Cocksfoot mottle virus
P. L. Catherall
Welsh Plant Breeding Station, Aberystwyth, Wales
An RNA-containing virus with isometric particles about 30 nm in diameter,
infecting only a few species of Gramineae. It is transmitted by at least two
species of beetle in the semi-persistent manner and by inoculation of sap,
and occurs in central and southern England.
Causes severe mottling and dying-out of cocksfoot seed- and
forage-crops: has been found in one wheat crop
Has been found only in central and southern England. Common in
crops of pure cocksfoot and in cocksfoot/legume mixtures
Incidence is greater in cut than in grazed crops
Host Range and Symptomatology
Host range is narrow, being restricted to a few species in the family
Transmissible by inoculation of sap to the following:
- Dactylis glomerata (cocksfoot) and other Dactylis spp.
Conspicuous yellow streaking and mottling, becoming white or necrotic as
the leaves age
Infected plants are flattened and stunted, produce
few tillers and usually die without flowering.
- Triticum aestivum (wheat). Conspicuous yellow mottling and
Plants infected as seedlings die within 6-8 weeks.
- Avena sativa (oat). Mild yellow-green mottle with necrotic
brown streaks and stripes.
- Hordeum vulgare (barley). Very mild mottle with necrotic spots.
- Cocksfoot and wheat are suitable for maintaining cultures; wheat is a
good source of virus for purification.
- No known local-lesion hosts.
No variants have been distinguished.
Transmission by Vectors
Transmitted by at least two species of Chrysomelid beetles: Lema
and L. lichenis
Adults and larvae transmit, but adults are the more efficient. The virus is
sometimes acquired in less than 5 min and is sometimes inoculated in less
than 5 min, but transmission increases with increasing length of acquisition
and inoculation feeds up to 3 days. No latent period. The virus is occasionally
retained for only a few minutes, but sometimes for up to 2 weeks.
Transmission through Seed
Not apparently seed-transmitted.
Transmission by Dodder
The virus is weakly immunogenic. It forms only one band of precipitate
in agar gel-diffusion tests using 1% agar and antisera prepared by intravenous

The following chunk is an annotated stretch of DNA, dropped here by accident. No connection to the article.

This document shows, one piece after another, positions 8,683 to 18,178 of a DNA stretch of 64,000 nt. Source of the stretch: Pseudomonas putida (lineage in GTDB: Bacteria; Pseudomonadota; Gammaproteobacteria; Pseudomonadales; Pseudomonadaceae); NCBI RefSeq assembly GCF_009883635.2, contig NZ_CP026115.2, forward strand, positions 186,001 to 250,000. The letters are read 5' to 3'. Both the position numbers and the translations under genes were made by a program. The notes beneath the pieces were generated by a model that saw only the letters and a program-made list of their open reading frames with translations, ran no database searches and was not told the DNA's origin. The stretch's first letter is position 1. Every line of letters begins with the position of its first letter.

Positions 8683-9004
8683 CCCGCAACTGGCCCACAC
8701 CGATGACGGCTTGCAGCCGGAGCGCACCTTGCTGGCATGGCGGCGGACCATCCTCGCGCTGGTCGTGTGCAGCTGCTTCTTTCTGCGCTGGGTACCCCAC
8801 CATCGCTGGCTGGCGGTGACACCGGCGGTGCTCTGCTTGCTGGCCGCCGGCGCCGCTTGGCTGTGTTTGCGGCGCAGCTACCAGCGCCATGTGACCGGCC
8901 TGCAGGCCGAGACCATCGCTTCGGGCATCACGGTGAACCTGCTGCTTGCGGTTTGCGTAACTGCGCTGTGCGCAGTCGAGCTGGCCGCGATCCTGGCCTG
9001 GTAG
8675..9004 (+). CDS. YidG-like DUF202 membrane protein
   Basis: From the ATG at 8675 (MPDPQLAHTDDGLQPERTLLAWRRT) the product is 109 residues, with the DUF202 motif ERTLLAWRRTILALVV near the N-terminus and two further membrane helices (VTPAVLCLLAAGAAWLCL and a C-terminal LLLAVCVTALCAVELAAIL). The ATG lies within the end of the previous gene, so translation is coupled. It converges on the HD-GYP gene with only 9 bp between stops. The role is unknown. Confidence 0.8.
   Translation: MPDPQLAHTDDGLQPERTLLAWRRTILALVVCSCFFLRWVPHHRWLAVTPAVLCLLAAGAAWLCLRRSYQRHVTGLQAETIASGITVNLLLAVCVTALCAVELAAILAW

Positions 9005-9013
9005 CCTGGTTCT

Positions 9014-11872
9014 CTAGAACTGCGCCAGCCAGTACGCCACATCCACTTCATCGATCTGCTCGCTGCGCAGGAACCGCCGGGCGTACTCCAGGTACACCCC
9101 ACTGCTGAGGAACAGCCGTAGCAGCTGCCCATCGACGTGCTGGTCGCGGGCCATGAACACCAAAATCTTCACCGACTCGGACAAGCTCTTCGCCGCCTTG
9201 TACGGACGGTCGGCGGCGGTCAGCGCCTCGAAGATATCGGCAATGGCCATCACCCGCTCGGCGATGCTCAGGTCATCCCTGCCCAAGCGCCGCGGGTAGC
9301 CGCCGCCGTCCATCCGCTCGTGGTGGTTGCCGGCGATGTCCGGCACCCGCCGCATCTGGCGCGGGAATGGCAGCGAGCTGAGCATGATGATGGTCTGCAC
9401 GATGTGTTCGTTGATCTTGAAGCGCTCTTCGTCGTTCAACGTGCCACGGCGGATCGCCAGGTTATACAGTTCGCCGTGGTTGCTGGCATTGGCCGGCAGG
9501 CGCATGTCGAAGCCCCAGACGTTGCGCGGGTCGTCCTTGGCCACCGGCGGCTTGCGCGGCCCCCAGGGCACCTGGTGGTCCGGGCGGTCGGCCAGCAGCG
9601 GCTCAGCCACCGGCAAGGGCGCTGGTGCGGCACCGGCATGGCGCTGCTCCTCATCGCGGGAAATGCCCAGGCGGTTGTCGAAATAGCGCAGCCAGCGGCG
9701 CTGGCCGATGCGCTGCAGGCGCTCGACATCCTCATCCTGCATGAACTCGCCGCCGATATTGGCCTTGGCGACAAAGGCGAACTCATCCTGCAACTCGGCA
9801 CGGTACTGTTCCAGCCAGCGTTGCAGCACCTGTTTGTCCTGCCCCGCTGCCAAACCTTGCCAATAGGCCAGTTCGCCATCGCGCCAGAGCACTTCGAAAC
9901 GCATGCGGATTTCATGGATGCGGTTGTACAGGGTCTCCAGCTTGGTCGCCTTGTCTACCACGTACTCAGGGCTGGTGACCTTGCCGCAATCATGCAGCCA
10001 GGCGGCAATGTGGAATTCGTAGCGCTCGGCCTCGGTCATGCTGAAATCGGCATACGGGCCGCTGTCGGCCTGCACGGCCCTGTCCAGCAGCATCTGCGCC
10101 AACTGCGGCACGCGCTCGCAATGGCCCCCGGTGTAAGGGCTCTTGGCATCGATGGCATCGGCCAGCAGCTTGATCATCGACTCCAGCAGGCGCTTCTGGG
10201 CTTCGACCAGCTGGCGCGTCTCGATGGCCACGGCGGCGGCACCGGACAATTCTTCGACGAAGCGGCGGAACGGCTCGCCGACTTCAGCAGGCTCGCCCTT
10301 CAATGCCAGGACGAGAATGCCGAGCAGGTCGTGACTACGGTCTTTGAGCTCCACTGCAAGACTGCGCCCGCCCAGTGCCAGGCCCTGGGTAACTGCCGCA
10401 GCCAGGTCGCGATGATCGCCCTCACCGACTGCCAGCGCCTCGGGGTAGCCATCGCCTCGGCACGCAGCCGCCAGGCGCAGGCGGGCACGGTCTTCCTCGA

injection. Precipitates of the virus in serological tests in liquids are granular (somatic).
Serological tests failed to show any relationship between cocksfoot
mottle and a number of other viruses with particles of similar size and
shape, including some with beetle vectors
Stability in Sap
In wheat sap, the thermal inactivation point (10 min) is about 65°C,
dilution end-point about 10-3
, and infectivity is retained at
20°C for 4-6 days. Addition of 0.1 M phosphate buffer extends the
infectivity of plant extracts to 12 days
The virus is comparatively stable in vitro
and can be purified
by several methods
1. For serology, extract tissue in water and acidify to pH 5 with glacial
acetic acid. After 12 h, centrifuge at 8000 g for 10 min,
discard the pellet and centrifuge the supernatant fluid at 100,000 g for 2 h.
Resuspend the pellet in water and centrifuge at 8000 g
for 10 min.
2. To study chemical and physical properties extract tissue in 0.2 M borate
buffer enough to form a homogeneous slurry, add an equal volume of chloroform and blend.
Squeeze through muslin, centrifuge at 8000 g for 15 min
and retain aqueous phase. Concentrate the virus by differential centrifugation,
resuspending the pellets in borate buffer (pH 7) or distilled water. Further
purify by rate zonal centrifugation in sucrose density-gradients.
Properties of Particles
Sedimentation coefficient (s20,w
) at infinite dilution:
118 S. No accessory viral components are found by analytical ultracentrifugation.
Electrophoretic mobility: -7.6 x 10-5 cm2
sec-1 volt-1 at pH 7 in 0.07 M phosphate buffer.
Particles are isometric, about 30 nm in diameter
They have no
obvious surface structure in phosphotungstate negative stain, but appear slightly
angular in shadow-cast preparations. Many particles are penetrated by phosphotungstate,
but fewer are if the preparation is fixed for 10 min in 0.04% formaldehyde
Single stranded, molecular weight about 1 x 106
constitutes about 25% of particle weight.
Protein: about 75% of particle weight.
Relations with Cells and Tissues
NotesCocksfoot streak virus
produces symptoms in cocksfoot
indistinguishable from those caused by cocksfoot mottle virus, and both viruses
sometimes occur in the same plant. Unlike cocksfoot mottle virus, however,
cocksfoot streak virus has flexuous filamentous particles, is transmitted by
aphids and does not infect wheat, oats or barley.
Cocksfoot mild mosaic virus
which occurs in association
with cocksfoot streak virus in Germany, has isometric particles similar to
those of cocksfoot mottle virus, but is transmissible by aphids to Setaria italica.
- Catherall, Rep. Welsh Pl. Breed. Stn, 1967: 120, 1968.
- Huth, Phytopath. Z. 62: 300, 1968.
- Serjeant, Rep. Rothamsted exp. Stn, 1962: 112, 1963.
- Serjeant, Pl. Path. 13: 23, 1964.
- Serjeant, Ann. appl. Biol. 59: 31, 1967.
- Smith, Pl. Path. 1: 118, 1952.
- Upstone, Ann. appl. Biol. 64: 49, 1969.
Photographs: courtesy of Rothamsted Experimental Station.
Symptoms in Dactylis glomerata; the leaf on the right shows
the whitening which frequently occurs as the leaves age.
Leaves of Triticum aestivum, (left) healthy, (right) infected.
Virus particles in phosphotungstate. Bar represents 100 nm.